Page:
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Never before have reference rates been so low for so long. This phenomenon, which is widespread across many countries, looks set to continue for some time to come. We are in the midst of a new era of low interest rates, and with it, new risks can emerge.

One of the indicators suggesting that the current environment of low interest rates is set to continue is the interest rate expectations that are implicit in the market prices of financial assets. The ECB is expected to begin raising the reference rate over the next few quarters but, according to the markets, it will do so at such a slow pace that it will still lie below 1% some five years from now. In the US, the cycle of interest rate hikes appears to be coming to an end. In fact, in this case the markets are no longer ruling out the possibility of the Fed even lowering rates next year. If this scenario ends up coming to fruition, the federal funds rate will have remained below 2.5% for more than 15 years. By comparison, between 1960 and 2000, the it never fell below 2.5%.

This change of era is partly a result of better monetary policy management, which has made it possible to maintain lower inflation rates, and partly one of a far-reaching economic and social structural transformation, linked primarily to population ageing and to technological progress. These phenomena have been present for many years now and, by applying upward pressure to savings while depressing the propensity to invest, they caused interest rates that balance the supply and demand of savings to gradually decline. We analyse these factors and their impact on interest rates in detail in the articles of this edition’s Dossier.

The risks associated with this new interest rate environment are no less significant. Particularly relevant is the greater political pressure on central banks to implement a more accommodative monetary policy. Ultimately, this could question the independence of the central banks. Trump’s constant questioning of the Fed to try and get it to curb its rate hikes is a good example of this.

The purchase of public debt by the main central banks helped to contain the impact of the global economic and financial crisis, but it also changed the rules of play. A priori, it served as an exceptional measure to fight a crisis without precedent. But in the new environment of low interest rates, central banks are likely to have to resort to this tool in order to stimulate the economy. The Fed has already announced that it will keep much of the public debt it purchased on its balance sheet. The ECB has also made it clear that it will maintain its balance sheet at its current size for at least a few more years to come.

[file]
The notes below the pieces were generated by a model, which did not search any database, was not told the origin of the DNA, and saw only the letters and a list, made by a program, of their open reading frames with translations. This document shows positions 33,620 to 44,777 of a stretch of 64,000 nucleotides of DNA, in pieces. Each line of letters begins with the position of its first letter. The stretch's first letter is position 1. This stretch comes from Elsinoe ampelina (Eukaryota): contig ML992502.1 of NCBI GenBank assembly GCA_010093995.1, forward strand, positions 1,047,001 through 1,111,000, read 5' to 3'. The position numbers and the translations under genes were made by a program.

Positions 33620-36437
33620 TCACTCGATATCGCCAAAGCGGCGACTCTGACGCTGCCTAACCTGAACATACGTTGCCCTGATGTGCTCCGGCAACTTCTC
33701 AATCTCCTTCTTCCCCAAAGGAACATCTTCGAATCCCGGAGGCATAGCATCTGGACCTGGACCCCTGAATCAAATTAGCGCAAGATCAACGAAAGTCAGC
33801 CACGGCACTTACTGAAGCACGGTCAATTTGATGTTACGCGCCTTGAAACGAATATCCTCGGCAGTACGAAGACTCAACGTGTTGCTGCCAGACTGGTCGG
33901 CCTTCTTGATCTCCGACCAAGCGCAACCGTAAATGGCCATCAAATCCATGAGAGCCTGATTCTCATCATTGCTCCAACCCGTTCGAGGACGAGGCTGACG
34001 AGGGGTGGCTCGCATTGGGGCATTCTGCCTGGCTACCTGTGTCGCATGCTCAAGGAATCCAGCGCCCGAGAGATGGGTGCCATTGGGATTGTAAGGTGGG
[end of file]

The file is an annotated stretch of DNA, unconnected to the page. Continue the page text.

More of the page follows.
In this context, the temptation to demand greater stimuli from the monetary authorities will be hard to resist, especially given the high levels of public debt in most developed economies, which make the impact of an increase in rates on the public finances much higher now. In addition, there are growing demands for an alleged «democratisation» of all institutions.

However, it is worth recalling that the independence of the central banks, together with the establishment of reasonable monetary policy objectives, has enabled an era with some of the greatest stability and economic progress in history. Their independence has been essential to prevent them from directly funding public expenditure, which tends to result in periods of hyperinflation and, ultimately, deep economic, financial and social crises. The case of Venezuela is a prime example of this. Furthermore, this institutional design has helped to ensure that the tools used to achieve sustained and inclusive economic growth have been fiscal policy and so-called supply-side policies, just as it should be.

In the era of low interest rates, central banks will have to make very responsible decisions. It is then that the importance of them being independent will become clear. Will we be able to resist the temptation?

Oriol Aspachs

Director of Macroeconomics
and Financial Markets

31 January 2019

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